Plaque for Creekmouth Village.
I am thrilled that the Creekmouth Village plaque has been erected. This is the first time I’ve ever seen my name engraved on steel! I was commissioned to draw a populated map illustration and illustrated story panels for a commemorative plaque at the site of Creekmouth village in London. This is certainly one of the most unusual “friendly infographic” pieces I’ve done!
The illustration has been engraved into a steel plate and mounted on a concrete plinth in the Creekmouth Open Space. Creekmouth Village was built on the banks of the Thames in east London by victorian agricultural scientist Sir John Bennet Lawes, for workers at his fertiliser factory, and was destroyed in the 1950s by flooding. A regeneration project was started in 2005 and there is now a park (Creekmouth Open Space) on the banks of the river. For more information about Creekmouth see the Creekmouth Preservation Society http://creekmouth.net/ The agency for this project was the design studio http://objectif.co.uk who did the design, lettering and layout of the plaque. This project was unusual as, given the size of the plaque and the level of detail, I largely worked on computer only – drawing directly on my Wacom tablet rather than drawing in pen then scanning and editing.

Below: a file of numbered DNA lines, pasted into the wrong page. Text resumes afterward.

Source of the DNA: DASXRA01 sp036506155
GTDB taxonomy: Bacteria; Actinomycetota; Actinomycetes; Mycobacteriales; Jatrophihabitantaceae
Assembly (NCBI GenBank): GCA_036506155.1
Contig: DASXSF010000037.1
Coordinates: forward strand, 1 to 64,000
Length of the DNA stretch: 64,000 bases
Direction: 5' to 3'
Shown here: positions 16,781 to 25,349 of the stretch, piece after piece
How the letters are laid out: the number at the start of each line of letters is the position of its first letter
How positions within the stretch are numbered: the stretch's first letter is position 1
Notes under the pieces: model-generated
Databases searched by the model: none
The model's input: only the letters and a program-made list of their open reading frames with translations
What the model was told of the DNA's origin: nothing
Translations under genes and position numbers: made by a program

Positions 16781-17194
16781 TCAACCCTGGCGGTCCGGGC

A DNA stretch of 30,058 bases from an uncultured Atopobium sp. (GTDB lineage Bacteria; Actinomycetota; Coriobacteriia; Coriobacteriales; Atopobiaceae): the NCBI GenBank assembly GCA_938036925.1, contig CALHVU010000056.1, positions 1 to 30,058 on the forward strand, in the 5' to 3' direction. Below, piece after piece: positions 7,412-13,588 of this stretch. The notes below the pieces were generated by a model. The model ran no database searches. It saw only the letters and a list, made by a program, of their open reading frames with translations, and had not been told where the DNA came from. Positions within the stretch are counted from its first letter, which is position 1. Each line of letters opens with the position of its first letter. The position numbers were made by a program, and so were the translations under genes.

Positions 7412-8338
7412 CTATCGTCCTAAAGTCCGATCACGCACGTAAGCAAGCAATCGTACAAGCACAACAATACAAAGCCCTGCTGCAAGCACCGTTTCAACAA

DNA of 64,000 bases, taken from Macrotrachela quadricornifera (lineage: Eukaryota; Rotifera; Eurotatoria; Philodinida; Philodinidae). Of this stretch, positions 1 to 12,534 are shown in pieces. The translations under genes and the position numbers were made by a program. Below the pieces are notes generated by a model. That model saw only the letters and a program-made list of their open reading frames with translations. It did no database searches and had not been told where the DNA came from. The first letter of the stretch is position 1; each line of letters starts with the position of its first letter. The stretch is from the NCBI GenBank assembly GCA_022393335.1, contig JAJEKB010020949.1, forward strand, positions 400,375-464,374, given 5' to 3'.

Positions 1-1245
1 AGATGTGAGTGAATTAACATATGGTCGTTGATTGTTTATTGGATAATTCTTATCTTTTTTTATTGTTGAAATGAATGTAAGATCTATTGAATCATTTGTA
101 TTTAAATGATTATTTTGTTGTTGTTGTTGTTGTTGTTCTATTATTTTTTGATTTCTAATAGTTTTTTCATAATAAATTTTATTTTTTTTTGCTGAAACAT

The engraved illustration in situ:
The map drawing:
Some details from the map: